Easy Being Green

Fred Green explores new rhythmic permutations on its third album

It seems that every time Fred Green plays in California, the funk trio winds up relying on the kindness of rock heavyweights.

At the group's most recent Redondo Beach gig, a guitarist friend brought ex-Minutemen bassist Mike Watt, and Watt proceeded to get high in the band's van before the show. When he asked how he'd be able to get into the show without paying, someone jokingly suggested that he carry some of Fred's gear into the club. To the group's amazement, Watt did just that.

The time before that, Alice in Chains bassist Mike Inez showed up to see Fred play and was so impressed that he ended up buying Cuervo shots for each of the band members.

Unfortunately, Cuervo shots and roadie help from big-name musicians don't necessarily translate into recording contracts, and, though they've long been a source of interest for labels, Fred remains unsigned.

But this band has never been inclined to wait around for other people to create opportunities for them. They have their own production company, which helps other local acts follow the same Colorado circuit that Fred blazed a couple of years ago. And this week, they celebrate the release of their third self-released CD, an 11-song self-titled set.

The album follows in the rhythmically adventurous mode of its predecessors, Dillywagon and Groover, and actually finds new genres for exploration. "Awake" and "Off the Ground," for instance, reveal a growing fascination with Afro-Cuban rhythms. And, as always, the band doesn't hesitate to go from reggae to metal to jazz in the space of a single tune, defying standard notions about song form.

"There was no real theme involved," drummer Chris Peeler says of the new CD. "Some of the tunes were from the first days of writing, that we finally finished, and some tunes just came out of nowhere. We're just the kind of band that does whatever comes to mind as far as tune-style."

"We're still in kind of an experimental mode, but we were more into writing good songs this time--whole, full songs," says Ben Gilley, bassist for the band.

Like the band's previous efforts, the new CD was recorded in a tight space of time (seven days) with Larry Elyea at Mind's Eye studio. The band's creative confidence is so high that they've taken to creating songs in the studio, and they frequently leave arrangements unresolved until the studio clock starts running.

In Elyea, they've found a perfect match. "Larry's a good boy," Gilley says with a laugh. "You can verbally pummel him as much as you want, and he just loves it."

The group's rampant playfulness is featured on "Jefro Bridge" (which lifts a vocal section of Sam & Dave's "I Thank You") and on what's described as a "fryin' pan" remix of "Hybachi," one of the highlights on Groover. The album's most absurd moment, though, is saved for last. "Talkin' to Bob" is a nonsensical disco song that finds Peeler doing a Les Claypool-type rant before the entire band kicks in for a three-part harmony on the chorus. The group says the song grew out of a discussion with their then-manager Willobee Carlan.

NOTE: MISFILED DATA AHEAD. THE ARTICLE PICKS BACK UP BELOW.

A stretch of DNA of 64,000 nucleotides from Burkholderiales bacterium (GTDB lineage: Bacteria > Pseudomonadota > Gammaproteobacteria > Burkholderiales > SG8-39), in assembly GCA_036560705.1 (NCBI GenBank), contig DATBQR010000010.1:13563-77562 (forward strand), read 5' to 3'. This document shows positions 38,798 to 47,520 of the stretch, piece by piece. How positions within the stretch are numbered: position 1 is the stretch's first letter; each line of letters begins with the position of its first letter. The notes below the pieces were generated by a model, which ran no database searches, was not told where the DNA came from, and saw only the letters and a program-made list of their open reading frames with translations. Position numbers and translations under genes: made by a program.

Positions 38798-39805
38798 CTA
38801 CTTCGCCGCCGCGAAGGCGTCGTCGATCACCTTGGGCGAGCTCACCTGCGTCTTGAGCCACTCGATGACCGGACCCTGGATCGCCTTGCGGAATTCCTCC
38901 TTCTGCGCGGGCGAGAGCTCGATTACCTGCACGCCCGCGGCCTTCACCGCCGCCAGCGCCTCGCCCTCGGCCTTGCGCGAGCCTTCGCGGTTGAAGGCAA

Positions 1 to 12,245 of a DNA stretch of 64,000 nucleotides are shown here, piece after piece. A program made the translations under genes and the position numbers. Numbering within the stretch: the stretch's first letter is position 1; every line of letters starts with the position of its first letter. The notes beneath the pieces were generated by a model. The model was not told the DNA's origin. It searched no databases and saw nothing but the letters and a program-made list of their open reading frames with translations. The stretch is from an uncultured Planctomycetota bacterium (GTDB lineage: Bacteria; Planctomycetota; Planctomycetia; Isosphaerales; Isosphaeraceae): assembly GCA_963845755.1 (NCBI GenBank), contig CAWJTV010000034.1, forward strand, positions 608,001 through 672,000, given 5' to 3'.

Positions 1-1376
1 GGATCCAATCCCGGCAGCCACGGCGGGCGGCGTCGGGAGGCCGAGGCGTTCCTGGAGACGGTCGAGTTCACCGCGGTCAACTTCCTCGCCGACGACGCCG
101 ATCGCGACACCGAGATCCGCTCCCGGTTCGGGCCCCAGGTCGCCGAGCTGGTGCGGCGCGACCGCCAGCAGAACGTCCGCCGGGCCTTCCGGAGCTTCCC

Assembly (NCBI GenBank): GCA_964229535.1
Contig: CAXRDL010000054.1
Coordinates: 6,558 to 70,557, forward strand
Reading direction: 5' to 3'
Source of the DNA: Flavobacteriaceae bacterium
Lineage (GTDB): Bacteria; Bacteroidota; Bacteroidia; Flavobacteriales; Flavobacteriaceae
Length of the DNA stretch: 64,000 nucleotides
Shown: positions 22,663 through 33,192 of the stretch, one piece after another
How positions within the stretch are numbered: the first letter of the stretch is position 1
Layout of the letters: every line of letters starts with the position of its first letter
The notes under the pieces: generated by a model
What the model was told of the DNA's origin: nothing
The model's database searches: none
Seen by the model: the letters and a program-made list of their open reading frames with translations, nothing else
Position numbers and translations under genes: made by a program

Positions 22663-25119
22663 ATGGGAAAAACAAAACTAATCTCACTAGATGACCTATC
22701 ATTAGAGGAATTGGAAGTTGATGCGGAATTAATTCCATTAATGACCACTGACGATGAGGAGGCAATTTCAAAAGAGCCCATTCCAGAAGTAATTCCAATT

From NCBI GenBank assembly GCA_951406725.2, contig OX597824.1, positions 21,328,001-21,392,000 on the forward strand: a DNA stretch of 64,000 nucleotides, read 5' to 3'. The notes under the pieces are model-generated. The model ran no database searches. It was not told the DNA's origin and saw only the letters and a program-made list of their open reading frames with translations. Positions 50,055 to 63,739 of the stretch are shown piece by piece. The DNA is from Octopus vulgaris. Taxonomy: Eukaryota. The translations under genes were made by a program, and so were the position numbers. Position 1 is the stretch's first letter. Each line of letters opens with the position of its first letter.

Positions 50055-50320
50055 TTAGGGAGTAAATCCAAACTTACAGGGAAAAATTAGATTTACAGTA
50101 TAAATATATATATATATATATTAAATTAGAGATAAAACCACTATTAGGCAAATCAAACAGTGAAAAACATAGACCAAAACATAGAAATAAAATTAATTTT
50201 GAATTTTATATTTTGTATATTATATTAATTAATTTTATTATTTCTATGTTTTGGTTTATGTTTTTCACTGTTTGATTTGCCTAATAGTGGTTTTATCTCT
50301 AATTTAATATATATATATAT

"We had a studio in the basement, and he actually lived upstairs," Peeler says. "We'd had a meeting that day, and he said, 'You really need a radio song. I love you guys, but you need a radio song.' So we went downstairs into the studio, and somehow that guitar riff came up. Ben started playing kind of a disco bass line, and I just played the goofiest, most simple drumbeat I could. It is kind of a goof on the idea of a radio tune."

Of course, when you parody something, you always run the risk of becoming what you're mocking. "Talkin' to Bob" is so catchy and so brazenly ridiculous, it could unwittingly become a "radio song." The band is prepared for the dangers.

"It would be ironic if it got played," Peeler says, "because the lyrics are the most annoying ever."

Fred Green is scheduled to play three sets at Boston's in Tempe on Saturday, June 12. Each set will consist of one of the band's CDs, in its entirety. Doors open at 7 p.m.

Bass Instincts: Breakfast of Champions bassist and co-founder Leslie Barton has decided to quit the band, effective August 1. Barton has decided to focus more energy on her fine-art work and plans to move to Scotland at the end of this year.

Barton, the original guitarist in the band, formed the all-girl punk trio early last year with Sioux Milgrove (who started on bass and switched to guitar) and drummer Mary Esquivel.

The band--which is currently working on a CD expected to be released by the end of the summer--plans to continue and is actively searching for a new bassist. Meanwhile, the Barton incarnation of Breakfast of Champions will play twice on the same night this weekend. On Friday, June 11, they'll be opening at Hollywood Alley in Mesa at 9 p.m., and headlining at Cannery Row in Tempe at midnight.

Elvis and Courtney: "There's something about the desert air that makes you rock more, right?"

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